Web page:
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(Adult boys, 1 sister - all in their 40's). My husband's dementia has rapidly progressed. I stopped working to care for him, he is no longer walking, incontinent, dealing with bedsores (he does have air flow mattress) his legs, arms and hands have began to contract, he has very good appetite but sleeps most of the time. He is in bed most of time because I cannot lift him out of bed myself for I am only caregiver. I signed with Hospice because insurance would no longer pay because he was not progressing in therapy. He has Medicare as primary insurance and BCBS secondary. I am in process of reapplying for Medicare after being denied. My question is: Is there anything I can do as far as his body contracting. Hospice is palliative care so there is no help there. Another reason I signed with them is to have a little help coming in and I cannot get him to the doctor without vehicle that is handicapped equipped. Problems is his family, they don't offer any help and rarely visit or call. One son visit on Thanksgiving(first time this year) upon leaving he calls his family members saying his Dad is at his end, he is all crippled up, etc. They are not providing any assistance in helping their Dad but can always put out the worst on me and I shouldn't let it bother me but it does. Three boys live here in same city and never come by, the one that visited Thanksgiving lives approximately 350 miles away. I am just so fed up with them, I am actually glad they don't visit more often but I am tired of hearing these bad things I guess I should just tell people tell me of what is being said that I do not wish to be apart of hearing anything negative from the immature children.
Does anyone have any suggestions. I am doing the very best to care for their dad and my husband but this negativity coming from them does get to me.

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Here are a couple of responses to the negative feedback:

"You're welcome to come by & help anytime, since you're not satisfied with what I am doing."

"If I am doing a bad job, tell me exactly what you'd do differently." And then invite them to come & do it differently themselves.

"When is the last time you visited/called to find out how your father is doing?"

"Please feel free to pay for someone else to come here & improve the care your father is getting."

"Would you like to split up the responsibilities of taking care of your father? There's more than enough time for all of you to switch off taking care of him."

"Perhaps you'd all like to come by & hold your father's hands to help him not contract & get so weak."

"Go f*** yourselves."
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Your description of them answered part of your question. These are 40 year old boys and girl. Not really blended if they talk that way about you. You cannot make them grow up or be responsible. You can take care of your husband and yourself. Gossips that tell you of negative things all the time are not supportive. As you said gently tell them you have no time for negativity. Have you contacted the Agency for Aged in your area? They can also give you leads. Many cities offer handicapped accessible buses for transport at reasonable cost. You cannot fix narcissistic. Or stupid. Just protect your spouse and yourself. Document everything. (Hugs)
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Rest assured none of their comments have any reflection on you! Anyone who listens to them without responding "Oh my, and how are you helping that overworked and stressed out wife? is just as guilty as the kids. You are doing the best you can and that is all any of us can do.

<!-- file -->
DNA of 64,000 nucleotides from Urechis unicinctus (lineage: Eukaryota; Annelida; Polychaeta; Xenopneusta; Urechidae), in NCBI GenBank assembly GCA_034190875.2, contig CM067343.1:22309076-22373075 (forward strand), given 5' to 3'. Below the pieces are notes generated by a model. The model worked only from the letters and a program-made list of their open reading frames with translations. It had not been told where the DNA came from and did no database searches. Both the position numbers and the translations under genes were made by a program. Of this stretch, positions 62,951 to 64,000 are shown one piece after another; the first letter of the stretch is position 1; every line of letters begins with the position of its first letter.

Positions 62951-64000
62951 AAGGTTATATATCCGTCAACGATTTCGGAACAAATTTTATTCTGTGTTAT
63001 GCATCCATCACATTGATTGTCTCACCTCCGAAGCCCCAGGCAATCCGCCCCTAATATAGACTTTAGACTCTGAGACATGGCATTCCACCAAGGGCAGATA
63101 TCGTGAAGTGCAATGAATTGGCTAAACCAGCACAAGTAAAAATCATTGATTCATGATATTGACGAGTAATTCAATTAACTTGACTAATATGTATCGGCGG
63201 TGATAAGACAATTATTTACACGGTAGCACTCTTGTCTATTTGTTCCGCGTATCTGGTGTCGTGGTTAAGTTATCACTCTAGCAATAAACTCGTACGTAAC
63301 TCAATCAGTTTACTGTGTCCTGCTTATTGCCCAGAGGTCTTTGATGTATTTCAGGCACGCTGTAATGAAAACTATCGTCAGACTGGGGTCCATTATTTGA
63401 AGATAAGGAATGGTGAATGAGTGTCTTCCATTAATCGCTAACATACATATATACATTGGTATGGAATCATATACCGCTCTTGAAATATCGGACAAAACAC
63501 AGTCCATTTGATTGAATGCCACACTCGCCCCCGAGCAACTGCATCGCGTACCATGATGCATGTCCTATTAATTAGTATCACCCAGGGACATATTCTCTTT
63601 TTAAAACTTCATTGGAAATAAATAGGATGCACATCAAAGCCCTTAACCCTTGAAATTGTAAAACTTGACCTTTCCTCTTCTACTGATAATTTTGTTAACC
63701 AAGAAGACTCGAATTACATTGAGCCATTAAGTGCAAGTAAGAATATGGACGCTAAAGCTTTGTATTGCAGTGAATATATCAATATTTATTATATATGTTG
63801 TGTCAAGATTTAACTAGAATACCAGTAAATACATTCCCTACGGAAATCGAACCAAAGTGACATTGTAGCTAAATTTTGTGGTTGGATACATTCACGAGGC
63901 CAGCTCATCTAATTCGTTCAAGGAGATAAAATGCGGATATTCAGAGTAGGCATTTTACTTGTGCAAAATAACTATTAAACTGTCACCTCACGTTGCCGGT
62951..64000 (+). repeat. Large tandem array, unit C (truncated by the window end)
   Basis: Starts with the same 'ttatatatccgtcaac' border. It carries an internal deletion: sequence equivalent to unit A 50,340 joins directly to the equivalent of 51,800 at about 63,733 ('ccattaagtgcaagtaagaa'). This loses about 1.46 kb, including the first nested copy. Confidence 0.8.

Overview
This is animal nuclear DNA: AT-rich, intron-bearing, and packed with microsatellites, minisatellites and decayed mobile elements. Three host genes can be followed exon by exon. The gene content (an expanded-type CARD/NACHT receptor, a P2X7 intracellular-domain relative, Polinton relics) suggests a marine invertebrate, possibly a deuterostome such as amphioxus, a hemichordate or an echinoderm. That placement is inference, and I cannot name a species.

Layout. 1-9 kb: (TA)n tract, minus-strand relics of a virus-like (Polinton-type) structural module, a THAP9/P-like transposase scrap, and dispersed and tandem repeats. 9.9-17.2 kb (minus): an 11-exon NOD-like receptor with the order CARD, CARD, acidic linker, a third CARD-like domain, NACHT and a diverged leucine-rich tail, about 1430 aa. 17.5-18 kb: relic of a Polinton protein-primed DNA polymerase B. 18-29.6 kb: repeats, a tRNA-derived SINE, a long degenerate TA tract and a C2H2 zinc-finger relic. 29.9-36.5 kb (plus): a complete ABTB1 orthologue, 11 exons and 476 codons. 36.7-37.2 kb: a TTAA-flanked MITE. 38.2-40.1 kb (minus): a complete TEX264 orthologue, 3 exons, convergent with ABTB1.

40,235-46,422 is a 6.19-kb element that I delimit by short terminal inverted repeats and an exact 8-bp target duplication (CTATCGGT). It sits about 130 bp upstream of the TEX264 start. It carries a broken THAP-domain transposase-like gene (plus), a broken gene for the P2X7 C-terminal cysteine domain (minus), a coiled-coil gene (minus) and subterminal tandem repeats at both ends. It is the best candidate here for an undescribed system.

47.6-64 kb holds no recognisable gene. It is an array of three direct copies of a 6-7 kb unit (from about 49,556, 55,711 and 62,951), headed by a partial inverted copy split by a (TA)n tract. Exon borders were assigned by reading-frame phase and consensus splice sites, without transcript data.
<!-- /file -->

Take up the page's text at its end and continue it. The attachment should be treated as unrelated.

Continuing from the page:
Until they give you a month's vacation and take care of their Dad, don't pay any attention to them.
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I cried when I read these posts because I just lived all of it. Grown step-son 20 minutes away, wife an Rn, no help, judging me, hostile toward my attempts to get step-son's help. Such anger towards me was eating me up inside while I took care of his dad 24/7 for 5 years! RE: Husbands children: I finally just mentally 'divorced' the step-son and his family and it felt so good not to care anymore. The magical thinking on my part that the step-son/family would want to help his dad, the unrealistic expectations on my part, based on how I cared for both my parents until they passed, ate me up inside. Once I mentally accepted the step-son/family was never going to help, it actually allowed me to depend on God alone for the strength to care for my husband. RE: medical care for your husband. Once in hospice, they are to come to the home and the patient is not suppose to leave for any doctor appointments, nor should there be any physical therapy. RE: your husbands progressive loss of body function. Exactly what ferris1 stated, the signals from the brain are short circuiting and his limbs are not getting the signals. This will work its way up his body (as should have been explained to you by the doctor to 'hopefully' diagnosed his condition) and eventually the brain telling his lungs and heart to function will note make the connection to those vital organs. Avoiding bedsores is of great importance and Hospice needs to be assisting you with that. Feeding him as he loses the use of his arms needs to be continued, just keep in mind his ability to swallow will start to be compromised and food intakes (size and consistency) will need to be adjusted accordingly. RE: getting help, I pray you can get enough mental energy to start looking into and/or insisting on more help from Hospice!. Where I live and I believe the standard, Hospice and Palliative Care are two separate programs. You must get a diagnosis from a Neurologist and/or his doctor stating he qualifies for Hospice to be covered by Medicare. If that doesn't work and since he is on Medicare, insist the doctor have him transported to the hospital for evaluation [ask hospital about Observation vs Admission]. The law requires hospitals to provide in-home after care for Medicare patients b/c if the patient gets readmitted w/in 30-60 days, the hospital gets fined. That process would get you 'in the system' which would provide you more help and direction, hopefully. I just checked on the web for Hospice services in Odessa Tx (I grew up in Plainview Tx) and they exist. My heart breaks for you, wish I could do more to help. All I can say is 'hunker down' with your husband and try to spare yourself more stress where possible so that after all is said and done, you can regain your own health. I lost mine. My prays are with you.